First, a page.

Show Details
    HubPages Device IDThis is used to identify particular browsers or devices when the access the service, and is used for security reasons.
    LoginThis is necessary to sign in to the HubPages Service.
    Google RecaptchaThis is used to prevent bots and spam. (Privacy Policy)
    AkismetThis is used to detect comment spam. (Privacy Policy)
    HubPages Google AnalyticsThis is used to provide data on traffic to our website, all personally identifyable data is anonymized. (Privacy Policy)
    HubPages Traffic PixelThis is used to collect data on traffic to articles and other pages on our site. Unless you are signed in to a HubPages account, all personally identifiable information is anonymized.
    Amazon Web ServicesThis is a cloud services platform that we used to host our service. (Privacy Policy)
    CloudflareThis is a cloud CDN service that we use to efficiently deliver files required for our service to operate such as javascript, cascading style sheets, images, and videos. (Privacy Policy)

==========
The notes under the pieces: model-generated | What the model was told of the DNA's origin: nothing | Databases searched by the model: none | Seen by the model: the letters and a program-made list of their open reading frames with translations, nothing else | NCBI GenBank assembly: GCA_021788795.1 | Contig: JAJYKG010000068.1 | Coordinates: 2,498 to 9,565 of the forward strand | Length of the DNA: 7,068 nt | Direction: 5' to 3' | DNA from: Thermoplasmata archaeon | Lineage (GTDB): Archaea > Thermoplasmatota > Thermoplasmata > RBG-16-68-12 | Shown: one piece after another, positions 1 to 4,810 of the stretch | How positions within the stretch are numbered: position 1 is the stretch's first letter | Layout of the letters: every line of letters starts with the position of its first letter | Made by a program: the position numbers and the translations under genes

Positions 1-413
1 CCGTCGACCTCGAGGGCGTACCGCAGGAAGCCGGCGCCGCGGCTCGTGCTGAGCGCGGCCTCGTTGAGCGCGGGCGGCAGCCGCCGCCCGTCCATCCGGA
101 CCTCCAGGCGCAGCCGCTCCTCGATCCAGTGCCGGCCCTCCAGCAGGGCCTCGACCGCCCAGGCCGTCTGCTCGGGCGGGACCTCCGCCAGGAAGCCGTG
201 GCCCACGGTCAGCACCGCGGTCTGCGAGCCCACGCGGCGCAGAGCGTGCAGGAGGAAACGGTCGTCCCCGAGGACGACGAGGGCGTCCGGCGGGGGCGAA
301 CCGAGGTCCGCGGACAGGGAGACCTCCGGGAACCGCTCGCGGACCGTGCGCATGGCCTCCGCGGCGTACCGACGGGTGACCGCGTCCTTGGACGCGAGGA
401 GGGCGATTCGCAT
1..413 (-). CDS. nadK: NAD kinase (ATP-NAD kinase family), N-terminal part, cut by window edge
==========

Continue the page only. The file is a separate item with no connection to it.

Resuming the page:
Google Hosted LibrariesJavascript software libraries such as jQuery are loaded at endpoints on the or domains, for performance and efficiency reasons. (Privacy Policy)
    Google Custom SearchThis is feature allows you to search the site. (Privacy Policy)
    Google MapsSome articles have Google Maps embedded in them. (Privacy Policy)
    Google ChartsThis is used to display charts and graphs on articles and the author center. (Privacy Policy)
    Google AdSense Host APIThis service allows you to sign up for or associate a Google AdSense account with HubPages, so that you can earn money from ads on your articles. No data is shared unless you engage with this feature. (Privacy Policy)
    Google YouTubeSome articles have YouTube videos embedded in them. (Privacy Policy)
    VimeoSome articles have Vimeo videos embedded in them. (Privacy Policy)
    PaypalThis is used for a registered author who enrolls in the HubPages Earnings program and requests to be paid via PayPal. No data is shared with Paypal unless you engage with this feature. (Privacy Policy)